We were thrilled to see this year’s Best Supporting Actress winner Patricia Arquette use her time at the podium to call for equal rights and equal pay for women. But Arquette’s call for change didn’t cease when she stepped off the stage. “Equal means equal,” she explained to reporters backstage. “Actresses, the older they get, the less they get paid.”
Several weeks ago, Arquette revealed that she paid her babysitter and dog-walker more than she earned for her work in “Boyhood.”
It’s important to note that Arquette wasn’t just advocating for herself and her fellow actresses, but women in general. She noted that women in America still don’t have a legal basis for equal rights because the Founding Fathers never intended to give their mothers, sisters, and daughters that much control and freedom.
Arquette didn’t back down when asked about Amy Pascal’s comment about women needing to improve their negotiating skills to get equal pay. The actress responded, “I think we need federal laws that are comprehensive.” In other words, the onus shouldn’t be on individual women to plead their case for being valued as much as their male counterparts. Arquette’s dream? “A constitutional amendment where we pass the ERA once and for all and women have equal rights.”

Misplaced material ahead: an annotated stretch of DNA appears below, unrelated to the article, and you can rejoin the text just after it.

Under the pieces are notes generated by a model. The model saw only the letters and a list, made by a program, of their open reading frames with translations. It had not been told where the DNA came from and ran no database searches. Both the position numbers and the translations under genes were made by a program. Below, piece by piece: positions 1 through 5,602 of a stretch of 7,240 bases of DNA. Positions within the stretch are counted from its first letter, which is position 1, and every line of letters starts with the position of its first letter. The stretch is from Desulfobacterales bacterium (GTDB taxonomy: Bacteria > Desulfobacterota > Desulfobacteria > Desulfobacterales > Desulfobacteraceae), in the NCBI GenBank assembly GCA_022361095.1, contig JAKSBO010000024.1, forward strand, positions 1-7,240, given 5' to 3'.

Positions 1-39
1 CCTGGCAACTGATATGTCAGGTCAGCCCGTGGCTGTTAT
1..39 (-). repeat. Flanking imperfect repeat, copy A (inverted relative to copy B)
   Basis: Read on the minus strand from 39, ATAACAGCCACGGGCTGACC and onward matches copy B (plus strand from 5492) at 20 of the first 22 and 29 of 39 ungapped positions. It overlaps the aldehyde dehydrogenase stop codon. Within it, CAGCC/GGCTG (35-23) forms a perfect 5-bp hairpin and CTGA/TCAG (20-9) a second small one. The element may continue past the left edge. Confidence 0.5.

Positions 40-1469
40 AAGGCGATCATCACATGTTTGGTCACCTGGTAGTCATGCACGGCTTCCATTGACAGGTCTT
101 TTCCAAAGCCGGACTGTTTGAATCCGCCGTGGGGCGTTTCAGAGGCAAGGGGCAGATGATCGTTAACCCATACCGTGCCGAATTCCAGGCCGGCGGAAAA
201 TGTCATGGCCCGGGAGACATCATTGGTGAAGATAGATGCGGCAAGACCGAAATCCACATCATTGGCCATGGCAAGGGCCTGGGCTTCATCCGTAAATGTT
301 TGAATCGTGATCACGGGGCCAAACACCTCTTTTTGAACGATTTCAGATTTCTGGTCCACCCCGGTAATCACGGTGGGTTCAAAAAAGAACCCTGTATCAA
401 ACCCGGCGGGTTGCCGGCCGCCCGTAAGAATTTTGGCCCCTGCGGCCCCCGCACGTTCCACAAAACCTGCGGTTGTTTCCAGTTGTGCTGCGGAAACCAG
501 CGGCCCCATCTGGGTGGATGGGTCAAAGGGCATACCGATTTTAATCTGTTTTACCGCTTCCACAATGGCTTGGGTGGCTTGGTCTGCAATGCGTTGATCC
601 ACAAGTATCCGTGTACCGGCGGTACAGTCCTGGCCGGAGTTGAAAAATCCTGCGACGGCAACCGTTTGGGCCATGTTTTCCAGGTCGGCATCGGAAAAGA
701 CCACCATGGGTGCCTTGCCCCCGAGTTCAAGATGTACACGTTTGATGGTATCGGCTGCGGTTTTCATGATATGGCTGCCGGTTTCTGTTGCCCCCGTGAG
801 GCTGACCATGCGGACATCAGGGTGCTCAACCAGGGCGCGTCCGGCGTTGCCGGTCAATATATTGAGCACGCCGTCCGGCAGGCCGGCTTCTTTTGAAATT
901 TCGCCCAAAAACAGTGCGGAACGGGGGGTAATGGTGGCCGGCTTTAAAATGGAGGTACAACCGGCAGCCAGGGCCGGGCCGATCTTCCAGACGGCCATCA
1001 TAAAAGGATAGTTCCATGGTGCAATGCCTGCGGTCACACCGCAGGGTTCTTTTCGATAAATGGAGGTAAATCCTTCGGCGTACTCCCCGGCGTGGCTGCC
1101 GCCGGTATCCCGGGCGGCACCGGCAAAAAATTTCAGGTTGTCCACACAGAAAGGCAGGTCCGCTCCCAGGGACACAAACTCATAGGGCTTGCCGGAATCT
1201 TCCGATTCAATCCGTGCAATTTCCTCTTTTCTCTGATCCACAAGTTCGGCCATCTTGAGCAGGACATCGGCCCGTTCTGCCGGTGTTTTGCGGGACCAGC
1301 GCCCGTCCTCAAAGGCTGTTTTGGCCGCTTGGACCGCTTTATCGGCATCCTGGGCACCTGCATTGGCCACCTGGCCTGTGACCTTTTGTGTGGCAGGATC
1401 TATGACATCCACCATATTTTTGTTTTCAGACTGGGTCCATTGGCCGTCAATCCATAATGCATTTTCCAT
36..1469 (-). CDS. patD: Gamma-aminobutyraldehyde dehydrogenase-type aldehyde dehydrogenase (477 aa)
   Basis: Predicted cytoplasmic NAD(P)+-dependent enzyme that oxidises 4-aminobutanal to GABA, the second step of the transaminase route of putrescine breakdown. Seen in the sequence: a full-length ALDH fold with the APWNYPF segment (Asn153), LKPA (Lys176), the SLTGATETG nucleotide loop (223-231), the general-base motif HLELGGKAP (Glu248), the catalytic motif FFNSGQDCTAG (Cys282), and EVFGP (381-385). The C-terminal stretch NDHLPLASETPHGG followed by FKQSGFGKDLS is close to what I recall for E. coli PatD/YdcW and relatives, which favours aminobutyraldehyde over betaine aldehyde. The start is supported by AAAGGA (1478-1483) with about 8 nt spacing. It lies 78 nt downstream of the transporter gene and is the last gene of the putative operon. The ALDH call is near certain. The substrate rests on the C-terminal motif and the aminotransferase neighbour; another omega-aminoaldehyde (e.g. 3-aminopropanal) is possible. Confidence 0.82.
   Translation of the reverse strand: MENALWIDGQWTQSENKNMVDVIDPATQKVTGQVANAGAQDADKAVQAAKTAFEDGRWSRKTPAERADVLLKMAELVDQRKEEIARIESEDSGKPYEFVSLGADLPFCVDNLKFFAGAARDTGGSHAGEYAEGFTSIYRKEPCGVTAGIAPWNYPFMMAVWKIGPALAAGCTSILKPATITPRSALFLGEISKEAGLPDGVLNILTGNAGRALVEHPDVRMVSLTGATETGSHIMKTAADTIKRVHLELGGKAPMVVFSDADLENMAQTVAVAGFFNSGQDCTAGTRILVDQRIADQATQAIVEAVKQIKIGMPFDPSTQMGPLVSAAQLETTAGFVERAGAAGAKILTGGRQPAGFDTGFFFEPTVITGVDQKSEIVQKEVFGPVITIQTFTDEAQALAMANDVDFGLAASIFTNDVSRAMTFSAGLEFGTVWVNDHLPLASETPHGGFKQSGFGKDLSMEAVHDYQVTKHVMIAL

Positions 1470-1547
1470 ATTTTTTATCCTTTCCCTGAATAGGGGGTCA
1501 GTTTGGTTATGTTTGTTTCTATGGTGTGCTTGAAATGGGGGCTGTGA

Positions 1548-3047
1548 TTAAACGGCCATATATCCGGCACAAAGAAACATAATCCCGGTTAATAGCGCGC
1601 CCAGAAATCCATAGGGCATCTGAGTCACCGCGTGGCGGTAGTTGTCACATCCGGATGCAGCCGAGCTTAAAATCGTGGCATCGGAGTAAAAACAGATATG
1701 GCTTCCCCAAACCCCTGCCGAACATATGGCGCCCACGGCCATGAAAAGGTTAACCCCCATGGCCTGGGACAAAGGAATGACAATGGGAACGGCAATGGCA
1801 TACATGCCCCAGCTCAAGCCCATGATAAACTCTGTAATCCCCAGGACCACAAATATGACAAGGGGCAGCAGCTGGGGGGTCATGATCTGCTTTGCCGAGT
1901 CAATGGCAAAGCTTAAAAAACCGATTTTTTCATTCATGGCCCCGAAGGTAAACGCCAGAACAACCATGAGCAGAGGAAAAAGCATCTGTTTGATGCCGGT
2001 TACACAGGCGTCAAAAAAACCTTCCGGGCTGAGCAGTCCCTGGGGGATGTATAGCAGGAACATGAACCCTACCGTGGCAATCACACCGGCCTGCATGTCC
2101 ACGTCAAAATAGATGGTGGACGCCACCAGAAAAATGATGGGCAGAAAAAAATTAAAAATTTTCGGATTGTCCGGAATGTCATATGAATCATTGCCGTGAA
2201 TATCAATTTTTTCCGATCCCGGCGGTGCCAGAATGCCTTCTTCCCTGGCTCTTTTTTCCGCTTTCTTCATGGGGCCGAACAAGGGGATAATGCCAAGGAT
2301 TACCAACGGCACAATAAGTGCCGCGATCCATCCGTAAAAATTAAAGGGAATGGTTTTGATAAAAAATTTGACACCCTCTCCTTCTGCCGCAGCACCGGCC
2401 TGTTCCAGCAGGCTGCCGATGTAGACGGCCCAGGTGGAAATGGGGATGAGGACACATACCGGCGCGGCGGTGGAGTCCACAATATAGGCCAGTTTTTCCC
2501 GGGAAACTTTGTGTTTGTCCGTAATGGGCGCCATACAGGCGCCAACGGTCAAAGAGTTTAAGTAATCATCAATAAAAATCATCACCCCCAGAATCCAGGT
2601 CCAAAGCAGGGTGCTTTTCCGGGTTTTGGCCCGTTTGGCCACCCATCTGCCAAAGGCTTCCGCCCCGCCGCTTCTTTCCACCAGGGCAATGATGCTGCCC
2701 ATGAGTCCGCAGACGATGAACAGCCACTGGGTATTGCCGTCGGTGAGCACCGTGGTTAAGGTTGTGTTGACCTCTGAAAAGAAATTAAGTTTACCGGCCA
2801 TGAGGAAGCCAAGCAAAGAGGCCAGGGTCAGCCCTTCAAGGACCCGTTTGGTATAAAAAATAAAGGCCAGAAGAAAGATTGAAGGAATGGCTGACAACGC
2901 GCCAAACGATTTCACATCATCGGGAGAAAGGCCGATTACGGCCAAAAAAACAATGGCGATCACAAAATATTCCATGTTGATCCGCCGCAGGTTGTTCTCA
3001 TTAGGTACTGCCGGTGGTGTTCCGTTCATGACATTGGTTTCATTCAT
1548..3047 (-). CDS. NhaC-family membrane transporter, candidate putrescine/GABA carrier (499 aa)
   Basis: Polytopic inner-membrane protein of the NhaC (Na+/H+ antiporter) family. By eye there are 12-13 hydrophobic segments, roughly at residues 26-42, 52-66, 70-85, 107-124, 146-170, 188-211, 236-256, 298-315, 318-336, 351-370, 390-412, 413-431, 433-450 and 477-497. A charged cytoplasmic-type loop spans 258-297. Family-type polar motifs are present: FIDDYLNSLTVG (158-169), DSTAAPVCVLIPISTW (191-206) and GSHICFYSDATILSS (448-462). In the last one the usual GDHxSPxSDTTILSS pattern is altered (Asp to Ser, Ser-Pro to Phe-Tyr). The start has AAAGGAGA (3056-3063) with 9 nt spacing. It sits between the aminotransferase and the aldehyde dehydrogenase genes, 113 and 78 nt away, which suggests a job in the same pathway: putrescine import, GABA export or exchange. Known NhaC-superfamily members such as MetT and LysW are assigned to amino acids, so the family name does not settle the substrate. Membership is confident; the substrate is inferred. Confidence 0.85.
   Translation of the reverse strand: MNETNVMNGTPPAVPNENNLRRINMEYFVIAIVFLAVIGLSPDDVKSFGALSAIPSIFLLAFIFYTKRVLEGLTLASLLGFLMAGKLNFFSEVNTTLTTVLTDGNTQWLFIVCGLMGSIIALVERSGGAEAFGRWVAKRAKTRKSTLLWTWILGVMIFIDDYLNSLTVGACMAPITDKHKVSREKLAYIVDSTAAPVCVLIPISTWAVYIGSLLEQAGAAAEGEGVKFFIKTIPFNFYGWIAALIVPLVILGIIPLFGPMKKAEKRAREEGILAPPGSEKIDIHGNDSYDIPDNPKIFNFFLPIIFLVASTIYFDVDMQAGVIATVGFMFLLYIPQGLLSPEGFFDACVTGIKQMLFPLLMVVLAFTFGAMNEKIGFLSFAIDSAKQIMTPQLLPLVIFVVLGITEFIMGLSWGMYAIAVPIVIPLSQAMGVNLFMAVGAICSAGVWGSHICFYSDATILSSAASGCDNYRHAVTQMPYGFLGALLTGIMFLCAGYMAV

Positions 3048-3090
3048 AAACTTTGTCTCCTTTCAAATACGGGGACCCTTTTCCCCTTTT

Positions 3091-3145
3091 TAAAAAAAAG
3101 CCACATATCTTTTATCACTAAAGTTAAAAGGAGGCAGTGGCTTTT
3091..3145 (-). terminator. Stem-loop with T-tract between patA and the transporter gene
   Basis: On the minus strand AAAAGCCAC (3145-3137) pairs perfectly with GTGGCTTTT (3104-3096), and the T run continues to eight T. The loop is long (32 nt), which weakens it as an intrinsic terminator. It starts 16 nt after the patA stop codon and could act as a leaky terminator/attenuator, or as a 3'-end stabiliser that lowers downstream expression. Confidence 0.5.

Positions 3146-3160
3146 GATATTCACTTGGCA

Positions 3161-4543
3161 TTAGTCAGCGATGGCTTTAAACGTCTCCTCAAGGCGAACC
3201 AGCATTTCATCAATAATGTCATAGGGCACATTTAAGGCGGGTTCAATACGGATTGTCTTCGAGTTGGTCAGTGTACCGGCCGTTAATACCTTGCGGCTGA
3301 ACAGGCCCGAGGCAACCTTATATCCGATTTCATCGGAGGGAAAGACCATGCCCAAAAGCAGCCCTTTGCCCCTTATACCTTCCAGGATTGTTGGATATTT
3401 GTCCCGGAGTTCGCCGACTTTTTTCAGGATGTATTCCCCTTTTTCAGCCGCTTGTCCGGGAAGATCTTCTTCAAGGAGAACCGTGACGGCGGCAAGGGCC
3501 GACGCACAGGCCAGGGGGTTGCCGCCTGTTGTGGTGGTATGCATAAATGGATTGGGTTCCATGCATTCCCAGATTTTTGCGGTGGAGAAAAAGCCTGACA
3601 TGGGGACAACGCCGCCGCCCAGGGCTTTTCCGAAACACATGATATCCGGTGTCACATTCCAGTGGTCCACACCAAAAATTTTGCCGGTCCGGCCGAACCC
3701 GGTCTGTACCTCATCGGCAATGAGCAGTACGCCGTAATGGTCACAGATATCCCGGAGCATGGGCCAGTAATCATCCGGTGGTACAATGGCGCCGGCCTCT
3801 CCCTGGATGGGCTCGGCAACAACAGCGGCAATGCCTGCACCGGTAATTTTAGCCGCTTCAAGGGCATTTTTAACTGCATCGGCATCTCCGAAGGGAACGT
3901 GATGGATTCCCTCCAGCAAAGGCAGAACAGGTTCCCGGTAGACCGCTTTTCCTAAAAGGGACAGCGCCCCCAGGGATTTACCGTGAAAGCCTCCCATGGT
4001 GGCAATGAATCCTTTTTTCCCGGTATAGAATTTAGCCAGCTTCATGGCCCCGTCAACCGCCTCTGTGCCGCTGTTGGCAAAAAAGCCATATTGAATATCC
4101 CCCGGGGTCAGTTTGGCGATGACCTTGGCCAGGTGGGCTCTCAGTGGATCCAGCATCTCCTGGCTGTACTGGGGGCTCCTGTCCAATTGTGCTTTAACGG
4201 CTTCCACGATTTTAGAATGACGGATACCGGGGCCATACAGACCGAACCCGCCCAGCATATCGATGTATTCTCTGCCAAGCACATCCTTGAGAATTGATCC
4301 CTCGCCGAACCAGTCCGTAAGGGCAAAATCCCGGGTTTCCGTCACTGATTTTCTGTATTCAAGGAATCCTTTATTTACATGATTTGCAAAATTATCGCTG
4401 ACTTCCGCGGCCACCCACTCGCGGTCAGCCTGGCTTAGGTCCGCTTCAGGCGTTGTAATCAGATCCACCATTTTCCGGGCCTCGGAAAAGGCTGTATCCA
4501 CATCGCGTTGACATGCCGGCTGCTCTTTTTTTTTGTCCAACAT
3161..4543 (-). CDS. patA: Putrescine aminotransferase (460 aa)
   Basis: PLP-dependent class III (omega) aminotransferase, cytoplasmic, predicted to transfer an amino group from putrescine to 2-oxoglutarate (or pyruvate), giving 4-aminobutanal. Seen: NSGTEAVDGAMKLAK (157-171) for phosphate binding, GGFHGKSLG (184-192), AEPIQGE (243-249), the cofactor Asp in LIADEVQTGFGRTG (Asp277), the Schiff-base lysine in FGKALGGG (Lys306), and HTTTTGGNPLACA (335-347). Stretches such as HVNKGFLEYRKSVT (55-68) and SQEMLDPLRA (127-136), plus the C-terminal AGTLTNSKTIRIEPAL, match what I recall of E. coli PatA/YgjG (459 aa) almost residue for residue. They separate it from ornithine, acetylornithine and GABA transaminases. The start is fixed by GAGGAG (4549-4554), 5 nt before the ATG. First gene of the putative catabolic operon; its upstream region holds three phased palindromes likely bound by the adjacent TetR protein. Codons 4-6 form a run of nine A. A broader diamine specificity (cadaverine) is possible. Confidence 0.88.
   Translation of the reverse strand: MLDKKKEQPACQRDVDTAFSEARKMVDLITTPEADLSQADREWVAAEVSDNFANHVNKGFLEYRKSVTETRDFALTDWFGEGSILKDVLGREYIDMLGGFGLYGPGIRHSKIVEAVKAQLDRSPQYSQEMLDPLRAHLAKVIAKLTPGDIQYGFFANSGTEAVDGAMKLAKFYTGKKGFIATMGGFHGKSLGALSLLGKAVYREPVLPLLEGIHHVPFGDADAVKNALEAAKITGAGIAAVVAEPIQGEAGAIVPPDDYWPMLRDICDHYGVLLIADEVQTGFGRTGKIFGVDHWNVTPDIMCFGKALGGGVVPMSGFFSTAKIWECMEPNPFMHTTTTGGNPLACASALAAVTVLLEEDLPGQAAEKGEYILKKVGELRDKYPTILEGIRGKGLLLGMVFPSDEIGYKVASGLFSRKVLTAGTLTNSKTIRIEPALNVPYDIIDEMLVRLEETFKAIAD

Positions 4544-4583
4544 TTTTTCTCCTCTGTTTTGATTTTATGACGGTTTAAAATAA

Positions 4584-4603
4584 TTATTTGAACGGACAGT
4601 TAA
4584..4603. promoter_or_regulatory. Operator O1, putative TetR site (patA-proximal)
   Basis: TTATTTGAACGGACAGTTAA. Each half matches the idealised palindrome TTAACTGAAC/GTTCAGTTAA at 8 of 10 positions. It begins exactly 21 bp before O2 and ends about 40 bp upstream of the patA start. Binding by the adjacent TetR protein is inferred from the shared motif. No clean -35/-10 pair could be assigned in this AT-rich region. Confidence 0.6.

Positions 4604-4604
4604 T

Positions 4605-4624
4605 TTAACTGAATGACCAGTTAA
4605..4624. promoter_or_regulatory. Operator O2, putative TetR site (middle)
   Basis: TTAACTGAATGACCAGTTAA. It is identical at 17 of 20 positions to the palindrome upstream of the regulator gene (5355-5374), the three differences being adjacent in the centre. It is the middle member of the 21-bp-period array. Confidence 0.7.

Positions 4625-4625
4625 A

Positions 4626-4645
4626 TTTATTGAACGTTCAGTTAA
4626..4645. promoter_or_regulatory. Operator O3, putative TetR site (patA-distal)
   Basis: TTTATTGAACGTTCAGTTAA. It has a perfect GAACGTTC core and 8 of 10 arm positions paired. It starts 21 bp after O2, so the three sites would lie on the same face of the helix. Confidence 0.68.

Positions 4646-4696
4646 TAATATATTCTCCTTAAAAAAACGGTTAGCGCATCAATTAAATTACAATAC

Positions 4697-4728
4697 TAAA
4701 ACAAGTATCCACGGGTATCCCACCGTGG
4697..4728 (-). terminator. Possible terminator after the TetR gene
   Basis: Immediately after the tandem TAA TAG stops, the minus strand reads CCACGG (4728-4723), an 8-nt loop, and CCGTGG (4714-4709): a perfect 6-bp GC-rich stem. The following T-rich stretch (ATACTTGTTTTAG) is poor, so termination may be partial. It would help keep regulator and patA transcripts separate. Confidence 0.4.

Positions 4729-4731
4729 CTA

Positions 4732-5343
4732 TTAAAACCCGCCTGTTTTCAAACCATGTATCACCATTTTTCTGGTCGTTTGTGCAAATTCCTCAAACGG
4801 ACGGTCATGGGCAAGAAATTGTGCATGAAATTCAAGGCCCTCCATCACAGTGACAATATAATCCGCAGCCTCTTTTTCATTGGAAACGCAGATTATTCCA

The former “Medium” star (and soon to be “CSI-Cyber” star), who played a single mom struggling to make ends meet in her Oscar-winning performance, also challenged the myth that we have achieved equality: “The truth is, even though we sort of feel we have equal rights in America, right under the surface we have huge issues.”
While we were inspired by Arquette’s bold choice to publicly speak out against sexism, we have to quibble with another comment she made to reporters: “It’s time for all women in America and all the men who love women and all the gay people and people of color that we’ve all fought for to fight for us now.” This quotation has, quite understandably, been criticized for its exclusionary wording — many gay people and people of color are women. We’re hoping that what Arquette meant was that everyone needs to work together to effect change and that she recognizes the importance of intersectionality.
[via The LA Times]